International News Digest


An art show hosted at the Israel Institute of Technology has come under fire: A group of artists and thinkers are pressuring those participating in Creative Time’s “Living as Form” exhibition, on view at the institute, to withdraw from the show. Last week, the group—which includes Judith Butler, Gayatri Spivak, Martha Rosler, Walid Raad, TJ Demos, and Lucy R. Lippard—issued a letter calling the institute, also known as Technion, “a crucial research center for the development of technologies used by the Israeli Defense Forces against Palestinians in regular and widespread acts of surveillance, land theft, unwarranted eviction, restriction on movement, and violent repression.” The group highlighted artists and collectives that had already withdrawn: Jennifer Allora & Guillermo Calzadilla, Chto Delat, Céline and Gavin Wade Condorelli, the Decolonizing Architecture Art Residency, the US Social Forum, and Women on Waves.

The Donetsk People’s Republic—a pro-Russian separatist group claiming to represent a self-declared nation in eastern Ukraine—has forcibly assumed control of a number of organizations in Donetsk. Among them: Izolyatsia, a cultural center in a former insulation factory. According to a press release sent out by Izolyatsia, “a group of armed separatists entered onto private property demanding the appropriation of the site and its buildings for the benefit of the DPR and its activities.” The nonprofit cultural organization, which has since set up operations in exile in Kiev, wrote in a press release, “We appeal to the international community and all media to support our activities in exile in Kiev and spread this news.”

The Berlin Biennale got less than a stellar review from Die Zeit’s Hanno Rauterberg. While the critic commended the biennale’s efforts to include political concerns, he said that clear statements are mostly absent or remain hidden behind “well-tempered vagueness.” The crucial problem, according to Rauterberg, was found at the sites foregrounded by the festival: the museums in Dahlem, which shelter mostly ethnological and Asian collections. As he pointed out, there was reason to question the idea of bringing together the contemporary “global world art” with “relicts of Welteroberung”—or world conquest.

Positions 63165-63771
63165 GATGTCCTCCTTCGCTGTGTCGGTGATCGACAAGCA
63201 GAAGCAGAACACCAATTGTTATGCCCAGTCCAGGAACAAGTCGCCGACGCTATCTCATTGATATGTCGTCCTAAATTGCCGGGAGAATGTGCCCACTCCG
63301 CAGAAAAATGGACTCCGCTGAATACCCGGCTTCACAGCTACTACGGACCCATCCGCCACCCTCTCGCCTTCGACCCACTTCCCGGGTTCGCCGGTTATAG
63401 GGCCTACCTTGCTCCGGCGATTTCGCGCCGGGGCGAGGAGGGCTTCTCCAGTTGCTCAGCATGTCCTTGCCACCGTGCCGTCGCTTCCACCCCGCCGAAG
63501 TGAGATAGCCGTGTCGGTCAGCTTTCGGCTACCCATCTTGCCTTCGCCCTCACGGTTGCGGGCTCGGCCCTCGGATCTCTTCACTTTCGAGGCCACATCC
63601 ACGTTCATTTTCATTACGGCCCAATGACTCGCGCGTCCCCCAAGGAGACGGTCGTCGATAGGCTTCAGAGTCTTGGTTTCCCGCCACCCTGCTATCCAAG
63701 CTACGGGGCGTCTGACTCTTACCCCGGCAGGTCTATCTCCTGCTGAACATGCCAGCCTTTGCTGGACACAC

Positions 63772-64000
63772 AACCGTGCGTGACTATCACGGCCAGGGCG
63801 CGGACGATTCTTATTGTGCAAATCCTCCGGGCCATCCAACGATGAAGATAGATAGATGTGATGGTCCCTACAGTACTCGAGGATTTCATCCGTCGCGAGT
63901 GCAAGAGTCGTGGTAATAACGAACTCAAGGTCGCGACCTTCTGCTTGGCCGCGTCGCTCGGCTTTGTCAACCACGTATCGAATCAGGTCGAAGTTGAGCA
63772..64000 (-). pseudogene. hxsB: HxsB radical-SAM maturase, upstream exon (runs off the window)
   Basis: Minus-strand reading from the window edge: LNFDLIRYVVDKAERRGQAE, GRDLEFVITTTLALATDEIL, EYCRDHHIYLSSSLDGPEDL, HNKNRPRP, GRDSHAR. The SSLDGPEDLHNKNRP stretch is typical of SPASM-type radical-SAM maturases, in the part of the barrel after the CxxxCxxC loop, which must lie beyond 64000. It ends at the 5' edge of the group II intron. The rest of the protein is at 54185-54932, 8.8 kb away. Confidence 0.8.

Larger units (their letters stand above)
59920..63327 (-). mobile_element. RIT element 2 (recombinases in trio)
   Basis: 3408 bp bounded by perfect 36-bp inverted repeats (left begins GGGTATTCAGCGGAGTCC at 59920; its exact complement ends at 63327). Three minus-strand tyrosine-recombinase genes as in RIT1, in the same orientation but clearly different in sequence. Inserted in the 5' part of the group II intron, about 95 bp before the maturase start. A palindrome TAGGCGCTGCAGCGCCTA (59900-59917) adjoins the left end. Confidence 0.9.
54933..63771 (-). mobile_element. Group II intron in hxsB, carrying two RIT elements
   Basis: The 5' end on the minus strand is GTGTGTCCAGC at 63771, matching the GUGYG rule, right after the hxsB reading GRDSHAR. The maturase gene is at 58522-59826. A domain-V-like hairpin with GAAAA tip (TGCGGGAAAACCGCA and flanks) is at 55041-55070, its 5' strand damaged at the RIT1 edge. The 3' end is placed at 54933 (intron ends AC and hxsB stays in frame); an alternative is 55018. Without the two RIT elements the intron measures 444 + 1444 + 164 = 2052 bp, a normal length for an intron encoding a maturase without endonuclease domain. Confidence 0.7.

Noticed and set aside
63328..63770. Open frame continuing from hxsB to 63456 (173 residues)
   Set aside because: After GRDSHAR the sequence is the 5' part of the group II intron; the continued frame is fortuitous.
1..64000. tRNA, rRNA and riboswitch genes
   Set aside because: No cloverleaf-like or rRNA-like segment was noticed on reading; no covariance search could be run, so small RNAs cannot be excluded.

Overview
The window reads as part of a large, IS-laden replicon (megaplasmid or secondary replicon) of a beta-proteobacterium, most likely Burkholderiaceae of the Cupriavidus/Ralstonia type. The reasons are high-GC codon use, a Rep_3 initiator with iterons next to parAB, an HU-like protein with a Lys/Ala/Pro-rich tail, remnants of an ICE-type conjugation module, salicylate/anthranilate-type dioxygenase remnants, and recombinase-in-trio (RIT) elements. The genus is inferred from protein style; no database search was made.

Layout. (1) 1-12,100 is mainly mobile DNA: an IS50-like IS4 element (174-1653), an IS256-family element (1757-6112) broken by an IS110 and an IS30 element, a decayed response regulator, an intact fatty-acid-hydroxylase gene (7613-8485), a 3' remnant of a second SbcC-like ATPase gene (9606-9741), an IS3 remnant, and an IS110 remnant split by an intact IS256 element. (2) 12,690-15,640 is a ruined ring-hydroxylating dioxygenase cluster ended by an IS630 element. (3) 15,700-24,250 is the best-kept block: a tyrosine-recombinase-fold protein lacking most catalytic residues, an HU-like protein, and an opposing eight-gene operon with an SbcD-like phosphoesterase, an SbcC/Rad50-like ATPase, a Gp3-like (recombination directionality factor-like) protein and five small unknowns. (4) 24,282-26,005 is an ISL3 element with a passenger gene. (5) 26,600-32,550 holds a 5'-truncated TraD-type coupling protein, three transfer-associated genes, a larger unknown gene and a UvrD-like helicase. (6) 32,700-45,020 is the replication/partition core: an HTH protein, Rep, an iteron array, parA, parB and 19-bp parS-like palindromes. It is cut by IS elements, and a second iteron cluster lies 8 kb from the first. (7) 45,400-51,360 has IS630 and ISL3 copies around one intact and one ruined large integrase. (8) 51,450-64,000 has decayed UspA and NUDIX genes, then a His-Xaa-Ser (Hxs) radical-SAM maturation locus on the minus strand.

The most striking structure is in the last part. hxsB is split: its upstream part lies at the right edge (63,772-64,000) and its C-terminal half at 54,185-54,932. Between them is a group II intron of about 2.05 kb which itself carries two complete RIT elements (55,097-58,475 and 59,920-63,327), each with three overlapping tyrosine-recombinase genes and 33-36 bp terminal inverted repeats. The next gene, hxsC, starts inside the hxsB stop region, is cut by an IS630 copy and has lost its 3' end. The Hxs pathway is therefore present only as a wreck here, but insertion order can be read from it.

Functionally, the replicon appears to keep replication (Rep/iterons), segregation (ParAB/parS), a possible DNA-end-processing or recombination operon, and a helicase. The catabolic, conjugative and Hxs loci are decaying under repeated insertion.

The Cartier Foundation celebrated its thirtieth birthday, and Le Nouvel Economiste looked back. Writer Roxana Azimi noted that, three decades ago, when Alain-Dominique Perrin inaugurated the foundation in Jouy-en-Josas (it has since moved to Paris) the first laws governing corporate patronage, included in the loi Léotard, had not yet even passed—and Perrin contacted many lawyers to help structure the foundation. Casting that history as a reminder that the Cartier Foundation played a key role in paving the way for other luxury-goods sponsors of art, Azimi also noted an evolution in the foundation itself: When located in the bucolic Jouy-en-Josas, it was more invested in artists anchored in the French scene. After relocating to Paris, and under its current director, Hervé Chandès, the foundation’s focus had moved toward other continents, including Africa and Latin America.